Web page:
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I've got this rsync command that works just fine when I run it from the command line (Ubuntu Server 12.04.1 LTS). I'd like it to run every hour, on the hour, and output the results (along with errors) to a log file. Here's the command I've put into crontab:

0 * * * * root rsync -av --delete -e "ssh -i /root/.ssh/id_rsa" 
user@host:/path/to/dir/ user@host:/path/to/another/dir/ /destination/dir
--exclude='.DS_Store' &> /var/log/backup/`date '+%Y_%m_%d_%H:%M'`_hourlybackup.log

Despite working exactly as I expected from bash, nothing happens when it's in crontab. It doesn't even write any errors to the file. Running ps aux | grep rsync shows nothing of interest. I can't seem to find the issue. Any ideas?

UPDATE: Thanks to the answers I received I was able to tweak the command so that it works properly, although none of them solved the issue on their own. Here's what I found works this morning:

0 * * * * /usr/bin/rsync -av --delete -e "ssh -i /root/.ssh/id_rsa" 
user@host:/path/to/dir/ user@host:/path/to/another/dir/ /destination/dir
--exclude='.DS_Store' > /var/log/backup/_hourlybackup.log 2>&1   

For some reason the date '+%Y_%m_%d_%H:%M' (enclosed in backticks) is causing the issue. If I remove that from the command, it works just fine ... although it's important to me that I have comprehensive backup logs, so I'd still like to find a solution to this. I'll keep hacking away at it, but if anyone knows, be my guest.

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Which crontab did you put this in? –  Paul Jan 30 '13 at 5:35
    
I put it in root's, using sudo crontab -e. I realized I made a mistake and didn't need to explicitly tell it to use user root, so I removed it, but nothing changed. I also tried copying it into /etc/crontab, but that didn't work either. FYI other, simpler cron commands work fine — echo 'lol' > test.out works, for example. –  Jeremy Swinarton Jan 30 '13 at 5:39
    
That's the way it's supposed to be written. Date is a command and the string is an option. Try entering it in your console. –  Jeremy Swinarton Jan 30 '13 at 15:02
    
I'm using windows now lol –  khaled_webdev Jan 30 '13 at 15:30

5 Answers 5

Most of the time it's because you didn't put a full path to your rsync like

/usr/bin/rsync -av ...

Also you can try to create a small shell script and put that command there and just execute that single script from your cron

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Hm. Tried both, but unfortunately, neither worked. I replaced rsync with /usr/bin/rsync and threw it all inside a shell script. Running the script from the command line works, but it still won't go in crontab. Go figure. –  Jeremy Swinarton Jan 30 '13 at 5:14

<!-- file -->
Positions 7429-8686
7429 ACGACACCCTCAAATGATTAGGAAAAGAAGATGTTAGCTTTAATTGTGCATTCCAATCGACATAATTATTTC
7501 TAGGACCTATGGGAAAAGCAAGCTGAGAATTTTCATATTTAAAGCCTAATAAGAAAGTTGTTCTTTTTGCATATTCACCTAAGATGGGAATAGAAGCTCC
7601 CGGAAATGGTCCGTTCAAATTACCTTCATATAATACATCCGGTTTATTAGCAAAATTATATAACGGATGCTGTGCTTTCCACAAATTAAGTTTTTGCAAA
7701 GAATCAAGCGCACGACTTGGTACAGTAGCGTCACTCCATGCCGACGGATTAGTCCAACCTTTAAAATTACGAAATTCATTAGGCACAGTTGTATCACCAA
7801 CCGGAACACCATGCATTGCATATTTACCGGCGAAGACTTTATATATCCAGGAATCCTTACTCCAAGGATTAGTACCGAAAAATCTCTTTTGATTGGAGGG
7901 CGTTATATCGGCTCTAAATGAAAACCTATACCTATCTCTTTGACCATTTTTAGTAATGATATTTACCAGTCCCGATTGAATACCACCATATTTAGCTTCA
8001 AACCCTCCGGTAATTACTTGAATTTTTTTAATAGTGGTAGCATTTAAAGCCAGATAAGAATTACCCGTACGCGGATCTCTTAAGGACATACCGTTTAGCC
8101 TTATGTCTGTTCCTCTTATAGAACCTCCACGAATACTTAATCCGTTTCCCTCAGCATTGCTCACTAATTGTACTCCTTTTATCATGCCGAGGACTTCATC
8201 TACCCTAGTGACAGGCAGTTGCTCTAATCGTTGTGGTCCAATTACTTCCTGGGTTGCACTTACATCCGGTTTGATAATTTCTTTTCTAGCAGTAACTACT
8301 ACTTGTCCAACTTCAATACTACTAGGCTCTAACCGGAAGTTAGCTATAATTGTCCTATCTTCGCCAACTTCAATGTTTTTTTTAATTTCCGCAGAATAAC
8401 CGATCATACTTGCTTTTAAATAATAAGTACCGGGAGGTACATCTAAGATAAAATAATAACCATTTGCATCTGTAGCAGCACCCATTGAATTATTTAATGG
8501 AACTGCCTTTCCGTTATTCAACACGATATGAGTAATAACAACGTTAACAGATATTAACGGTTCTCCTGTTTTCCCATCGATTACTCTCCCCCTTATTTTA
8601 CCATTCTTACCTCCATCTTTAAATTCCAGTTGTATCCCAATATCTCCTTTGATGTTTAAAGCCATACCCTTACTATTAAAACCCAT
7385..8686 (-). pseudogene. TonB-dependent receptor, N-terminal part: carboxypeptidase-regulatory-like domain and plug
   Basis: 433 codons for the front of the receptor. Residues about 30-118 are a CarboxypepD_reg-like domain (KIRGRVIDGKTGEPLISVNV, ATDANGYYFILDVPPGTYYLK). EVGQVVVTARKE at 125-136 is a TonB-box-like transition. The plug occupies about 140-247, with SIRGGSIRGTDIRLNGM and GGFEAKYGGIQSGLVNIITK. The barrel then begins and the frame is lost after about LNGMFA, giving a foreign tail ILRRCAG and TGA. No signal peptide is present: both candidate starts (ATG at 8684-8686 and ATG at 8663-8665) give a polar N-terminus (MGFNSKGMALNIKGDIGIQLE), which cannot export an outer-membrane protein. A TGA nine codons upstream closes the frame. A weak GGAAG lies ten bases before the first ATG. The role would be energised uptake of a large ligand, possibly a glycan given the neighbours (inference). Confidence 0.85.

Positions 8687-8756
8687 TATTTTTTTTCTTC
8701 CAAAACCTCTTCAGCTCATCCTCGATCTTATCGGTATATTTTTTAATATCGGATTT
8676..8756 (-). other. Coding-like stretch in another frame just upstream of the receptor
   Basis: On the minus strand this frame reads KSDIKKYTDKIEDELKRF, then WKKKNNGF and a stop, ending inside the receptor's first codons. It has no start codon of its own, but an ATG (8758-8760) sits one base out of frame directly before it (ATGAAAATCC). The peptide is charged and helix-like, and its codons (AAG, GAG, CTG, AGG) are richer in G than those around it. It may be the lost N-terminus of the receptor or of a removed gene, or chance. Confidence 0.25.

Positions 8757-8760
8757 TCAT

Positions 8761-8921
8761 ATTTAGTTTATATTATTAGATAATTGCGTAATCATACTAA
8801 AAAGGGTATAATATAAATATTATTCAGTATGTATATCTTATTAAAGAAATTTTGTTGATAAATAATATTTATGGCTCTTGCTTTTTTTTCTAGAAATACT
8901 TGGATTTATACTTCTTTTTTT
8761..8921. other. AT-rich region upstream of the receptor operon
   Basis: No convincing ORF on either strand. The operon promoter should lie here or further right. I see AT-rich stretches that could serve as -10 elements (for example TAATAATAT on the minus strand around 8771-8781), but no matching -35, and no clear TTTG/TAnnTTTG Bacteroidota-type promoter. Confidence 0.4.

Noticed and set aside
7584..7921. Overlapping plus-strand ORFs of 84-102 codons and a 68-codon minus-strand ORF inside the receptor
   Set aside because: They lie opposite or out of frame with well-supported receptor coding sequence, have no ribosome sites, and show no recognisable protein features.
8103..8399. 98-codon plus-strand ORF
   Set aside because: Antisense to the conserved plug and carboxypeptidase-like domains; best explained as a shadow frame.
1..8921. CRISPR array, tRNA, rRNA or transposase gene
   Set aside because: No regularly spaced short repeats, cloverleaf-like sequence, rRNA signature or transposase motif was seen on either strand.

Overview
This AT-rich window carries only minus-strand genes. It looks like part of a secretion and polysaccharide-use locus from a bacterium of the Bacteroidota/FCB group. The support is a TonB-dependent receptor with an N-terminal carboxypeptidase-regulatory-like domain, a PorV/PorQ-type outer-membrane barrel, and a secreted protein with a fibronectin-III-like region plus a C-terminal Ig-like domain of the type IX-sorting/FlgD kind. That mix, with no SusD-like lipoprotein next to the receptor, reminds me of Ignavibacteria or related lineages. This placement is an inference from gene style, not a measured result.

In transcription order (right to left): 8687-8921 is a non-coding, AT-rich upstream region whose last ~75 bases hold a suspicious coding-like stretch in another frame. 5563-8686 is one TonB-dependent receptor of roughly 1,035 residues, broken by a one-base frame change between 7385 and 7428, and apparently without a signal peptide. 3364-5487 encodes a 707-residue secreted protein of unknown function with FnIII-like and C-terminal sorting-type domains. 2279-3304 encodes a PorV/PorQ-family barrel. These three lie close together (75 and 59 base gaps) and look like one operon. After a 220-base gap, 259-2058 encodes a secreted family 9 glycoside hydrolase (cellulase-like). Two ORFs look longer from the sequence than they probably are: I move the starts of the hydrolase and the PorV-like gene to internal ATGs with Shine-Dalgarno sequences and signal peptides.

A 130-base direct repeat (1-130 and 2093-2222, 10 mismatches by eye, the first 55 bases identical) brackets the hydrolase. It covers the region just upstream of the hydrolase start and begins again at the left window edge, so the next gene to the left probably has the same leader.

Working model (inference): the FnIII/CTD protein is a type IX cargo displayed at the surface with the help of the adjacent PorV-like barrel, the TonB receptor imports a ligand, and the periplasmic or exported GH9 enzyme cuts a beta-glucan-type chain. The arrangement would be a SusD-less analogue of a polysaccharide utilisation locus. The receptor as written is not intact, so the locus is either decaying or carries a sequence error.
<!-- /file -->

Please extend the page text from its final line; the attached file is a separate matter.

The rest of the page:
It could be a path problem, but not likely since root should have /usr/bin in its path.

However, the crontab commands are most probably not run with Bash, but Dash. The &> construct is a "Bashism" [1] [2].

Replace

command >& file

with

command > file 2>&1

to make it work as intended in Dash.

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put your rsync command into an .sh (shell) script to launch it with crontab

  • search about shell script like this sample

    test.sh

#!/bin/sh

echo $2 echo $1
  • in your script use this syntax to name your backup file

now=$(date +"%m_%d_%Y")

.. &> /var/log/backup/{$now}_hourlybackup.log
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up vote 0 down vote accepted

The problem, as I mentioned in the update, is with the date command. It turns out, if you're writing the command directly into the crontab, and not into a shell script, you need to escape the % in the date option string. Here's what ended up working:

0 * * * * rsync -av --delete user@host:/path/to/dir 
user@host:/path/to/another/dir /path/to/destination
--exclude='.DS_Store' >
/var/log/backup/`date '+\%Y_\%m_\%d_\%H'`h_hourlybackup.log 2>&1

Thanks for everyone who helped me figure this one out. This command will probably get longer and more complex in the future and will thus be better suited to its own shell script, but for now it's fine directly in crontab, I think.

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Would have simply commented to checked answer but new and can't comment yet.

I just wanted to explain why you were seeing this issue. % signifies a newline and any text after the first one is supplied to the command as stdin.

So your cron command:

rsync -av --delete -e "ssh -i /root/.ssh/id_rsa" user@host:/path/to/dir/ \
  user@host:/path/to/another/dir/ /destination/dir --exclude='.DS_Store' \
  &> /var/log/backup/`date '+%Y_%m_%d_%H:%M'`_hourlybackup.log

gets interpreted as:

rsync -av --delete -e "ssh -i /root/.ssh/id_rsa" user@host:/path/to/dir/ \
  user@host:/path/to/another/dir/ /destination/dir --exclude='.DS_Store' \
  &> /var/log/backup/`date '+<<EOI
Y_
m_
d_
H:
M'`_hourlybackup.log
EOI

When the shell tries to execute it, it can't find the second ` as it is now present as part of the command's stdin. The key is to realize all % characters need to be escaped unless you really want newlines.

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